Six things you need to know before traveling in Australia

Sydney Opera House & Sydney Harbour BridgeNeighbours, Home & Away, Crocodile Dundee, Mad Max.

The Sydney Opera House, Uluru, the Great Barrier Reef, Bondi Beach.

Where do people get their ideas about Australia, and how does that match with reality when they get here? If you think there’s no such thing as a stupid question, you haven’t heard some of the things people ask about Australia.

Stupid questions aside, there are a few things you need to know before you travel in Australia


  1. The road Middleton BouliaIt’s big. Huge in fact

You will not drive, or even fly, from Sydney to Uluru and back in one day. Nor will you get to see the whole country if you only have a week. Sydney to Cairns (Great Barrier Reef) is approximately 2,500k. You can drive it in 3 days, as long as you don’t make many stops on the way, or fly in 3 hours. Then it’s 2,880km from Cairns to Uluru, and you’re still only half way across the country and haven’t even touched South Australia, Western Australia, Victoria or Tasmania.

If you want to see a lot of Australia (and why wouldn’t you) you need a lot of time.

  1. Yes, there are a lot of flies

Ever heard of the “Great Australian Salute”? Lift up your right hand, wave across your face. Lift up your left hand, wave across your face. Repeat. Wave both hands rapidly across your face as you do a little dance. Don’t stand still too long in the outback or you will look like you have a bad case of black measles.

Some insect repellents work but they have to keep being applied. They might look ridiculous, but a hat with a net covering your head & neck works if you don’t want to get flies in your mouth, in your ears, up your nose or in your eyes.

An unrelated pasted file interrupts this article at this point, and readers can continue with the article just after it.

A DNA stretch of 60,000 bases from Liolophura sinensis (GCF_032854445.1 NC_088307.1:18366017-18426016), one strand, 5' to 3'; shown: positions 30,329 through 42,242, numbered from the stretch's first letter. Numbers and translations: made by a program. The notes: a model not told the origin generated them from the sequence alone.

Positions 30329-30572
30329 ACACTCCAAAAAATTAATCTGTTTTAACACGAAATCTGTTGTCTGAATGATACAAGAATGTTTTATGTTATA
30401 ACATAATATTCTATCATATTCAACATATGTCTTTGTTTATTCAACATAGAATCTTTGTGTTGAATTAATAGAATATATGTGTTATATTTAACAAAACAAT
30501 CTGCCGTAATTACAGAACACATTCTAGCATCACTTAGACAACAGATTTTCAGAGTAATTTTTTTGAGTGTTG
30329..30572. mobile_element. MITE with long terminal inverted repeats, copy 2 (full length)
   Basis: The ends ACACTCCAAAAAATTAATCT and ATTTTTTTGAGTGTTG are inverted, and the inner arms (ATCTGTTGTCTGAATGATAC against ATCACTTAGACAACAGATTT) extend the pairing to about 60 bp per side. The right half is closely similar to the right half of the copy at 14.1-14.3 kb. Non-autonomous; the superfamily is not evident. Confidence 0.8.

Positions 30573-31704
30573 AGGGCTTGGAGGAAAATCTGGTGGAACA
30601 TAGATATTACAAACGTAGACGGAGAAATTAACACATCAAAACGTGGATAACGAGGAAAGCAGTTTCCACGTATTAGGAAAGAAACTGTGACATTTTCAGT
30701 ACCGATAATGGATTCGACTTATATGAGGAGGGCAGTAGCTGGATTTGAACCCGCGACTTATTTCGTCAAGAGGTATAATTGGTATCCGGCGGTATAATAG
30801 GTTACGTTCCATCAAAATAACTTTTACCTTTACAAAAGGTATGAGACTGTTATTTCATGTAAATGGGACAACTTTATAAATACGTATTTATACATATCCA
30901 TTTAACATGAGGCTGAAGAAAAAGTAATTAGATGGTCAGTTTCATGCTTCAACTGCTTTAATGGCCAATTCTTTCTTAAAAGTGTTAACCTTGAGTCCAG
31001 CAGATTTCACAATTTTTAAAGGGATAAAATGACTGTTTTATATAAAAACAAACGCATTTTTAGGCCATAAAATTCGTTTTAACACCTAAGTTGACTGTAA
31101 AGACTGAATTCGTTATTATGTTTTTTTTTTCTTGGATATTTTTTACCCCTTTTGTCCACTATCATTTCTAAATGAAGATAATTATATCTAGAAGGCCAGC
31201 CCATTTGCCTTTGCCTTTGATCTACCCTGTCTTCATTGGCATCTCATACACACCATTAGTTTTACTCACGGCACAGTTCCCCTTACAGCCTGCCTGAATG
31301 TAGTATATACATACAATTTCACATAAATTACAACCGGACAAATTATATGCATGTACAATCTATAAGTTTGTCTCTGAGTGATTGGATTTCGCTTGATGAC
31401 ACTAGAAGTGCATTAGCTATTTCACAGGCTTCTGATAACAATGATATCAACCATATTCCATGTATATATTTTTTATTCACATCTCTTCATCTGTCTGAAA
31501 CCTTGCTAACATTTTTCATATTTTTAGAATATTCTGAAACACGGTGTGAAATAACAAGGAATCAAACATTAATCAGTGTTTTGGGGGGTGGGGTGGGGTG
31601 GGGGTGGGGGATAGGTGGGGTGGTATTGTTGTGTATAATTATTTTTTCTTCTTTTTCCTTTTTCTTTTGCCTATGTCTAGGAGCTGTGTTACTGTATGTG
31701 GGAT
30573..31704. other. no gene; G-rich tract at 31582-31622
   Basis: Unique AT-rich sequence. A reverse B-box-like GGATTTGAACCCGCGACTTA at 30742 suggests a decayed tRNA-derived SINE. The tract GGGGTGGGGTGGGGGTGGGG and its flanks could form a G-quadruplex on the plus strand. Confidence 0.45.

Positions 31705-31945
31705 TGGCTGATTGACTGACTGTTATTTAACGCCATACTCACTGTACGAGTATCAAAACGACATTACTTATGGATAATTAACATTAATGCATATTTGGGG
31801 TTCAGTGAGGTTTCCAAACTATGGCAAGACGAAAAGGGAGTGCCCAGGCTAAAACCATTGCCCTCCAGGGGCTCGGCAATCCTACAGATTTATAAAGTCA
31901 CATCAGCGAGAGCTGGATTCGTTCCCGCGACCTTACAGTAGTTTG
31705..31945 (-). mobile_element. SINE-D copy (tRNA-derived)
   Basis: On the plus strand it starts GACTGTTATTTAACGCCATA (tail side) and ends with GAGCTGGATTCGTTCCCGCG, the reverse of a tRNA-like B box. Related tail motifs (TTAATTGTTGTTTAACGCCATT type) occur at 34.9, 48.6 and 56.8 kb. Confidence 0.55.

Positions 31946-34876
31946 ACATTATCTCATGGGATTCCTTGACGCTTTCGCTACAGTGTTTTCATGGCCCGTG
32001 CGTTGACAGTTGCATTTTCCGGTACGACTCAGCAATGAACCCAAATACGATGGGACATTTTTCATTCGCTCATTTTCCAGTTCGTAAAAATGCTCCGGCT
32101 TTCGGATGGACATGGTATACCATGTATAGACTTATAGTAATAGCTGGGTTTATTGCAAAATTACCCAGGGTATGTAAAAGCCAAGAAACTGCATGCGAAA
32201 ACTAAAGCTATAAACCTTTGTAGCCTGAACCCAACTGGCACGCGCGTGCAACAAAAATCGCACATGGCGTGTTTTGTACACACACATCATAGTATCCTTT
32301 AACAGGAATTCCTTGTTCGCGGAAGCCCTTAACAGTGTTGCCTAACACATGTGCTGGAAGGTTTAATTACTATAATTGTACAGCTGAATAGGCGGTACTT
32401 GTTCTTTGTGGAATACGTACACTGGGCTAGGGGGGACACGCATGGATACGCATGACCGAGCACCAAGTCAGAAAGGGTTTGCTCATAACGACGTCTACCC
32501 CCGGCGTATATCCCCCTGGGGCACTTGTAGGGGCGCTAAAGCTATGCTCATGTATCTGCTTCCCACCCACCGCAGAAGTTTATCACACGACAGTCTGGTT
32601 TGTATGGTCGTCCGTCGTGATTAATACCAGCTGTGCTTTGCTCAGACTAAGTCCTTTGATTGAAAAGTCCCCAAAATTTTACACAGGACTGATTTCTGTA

1. The sun is hot & strong

sun-reflectionsRemember that hole in the ozone layer? It’s over Australia. And it’s only getting hotter here. Seven of the warmest ten years on record have occurred since 2003.

If you have come from winter and aren’t used to the sun, even 5 minutes in the Australian summer sun can give you a sunburn. Slip, slop, slap is a mantra here. Slip on a t-shirt, slop on the sunscreen, slap on a hat. Always, even in winter.

If you are out and about in the heat carry water, and drink it, even if you’re not doing anything active. If you are walking anywhere try to do it either early morning or late afternoon, and carry plenty of water. Up to a litre of water per person per hour is recommended. And wear a hat.

  1. It does get cold

I know it never looks like it on Neighbours or Home & Away, but we do have winters. And mountains with enough snow to ski on.

Deserts get very cold in winter, particularly at night. While daytime temperatures in Alice Springs in winter (July/August) can still reach mid 20s, at night it can drop below freezing. I was out camping in outback Queensland last winter. During the day it was mid 20s and I was wearing shorts & singlets. One night I decided to leave the top off the tent so I could lie in bed and see the stars. Stupid mistake. It dropped to 2 degrees that night and I got so cold I was wearing uggies, thermals and a beanie in my sleeping bag!

It has even snowed at Uluru.

Sydney also gets cold in winter, and Australian houses tend to be designed to stop the heat, not to stop the cold. That means it can also be cold inside and very few people have central heating.

  1. redbackOur wildlife can be dangerous

Interesting fact #1: In Australia you’re never more than 6ft from a spider

Interesting fact #2: 3 of the 7 deadliest spiders in the world are found here.

We also have almost all of the world’s deadliest snakes, plus crocodiles ,sharks and angry emus.

And watch out for drop bears.

Go to youtube and search Australia’s deadliest animals. There’s a 47 minute video from National Geographic on Australia’s deadliest dozen.

  1. The outback is amazing

Glen Helen GorgeSydney has the harbor, the bridge & the Opera House. Melbourne has laneways, cafes and streetlife, and Adelaide is one of the most liveable cities in the world and only a short drive from amazing wineries. The Great Barrier Reef is stunningly beautiful, and all around the country you can find some of the best beaches anywhere.

But there’s nothing like the outback.

The red earth, blue skies, and sometimes surprisingly lush green vegetation are amazing. Add in wide open spaces, rocks, gorges, rivers & waterfalls and you have some of the most beautiful places on earth. With the time, space and lack of crowds so you can enjoy them.

Not to mention the sunsets!


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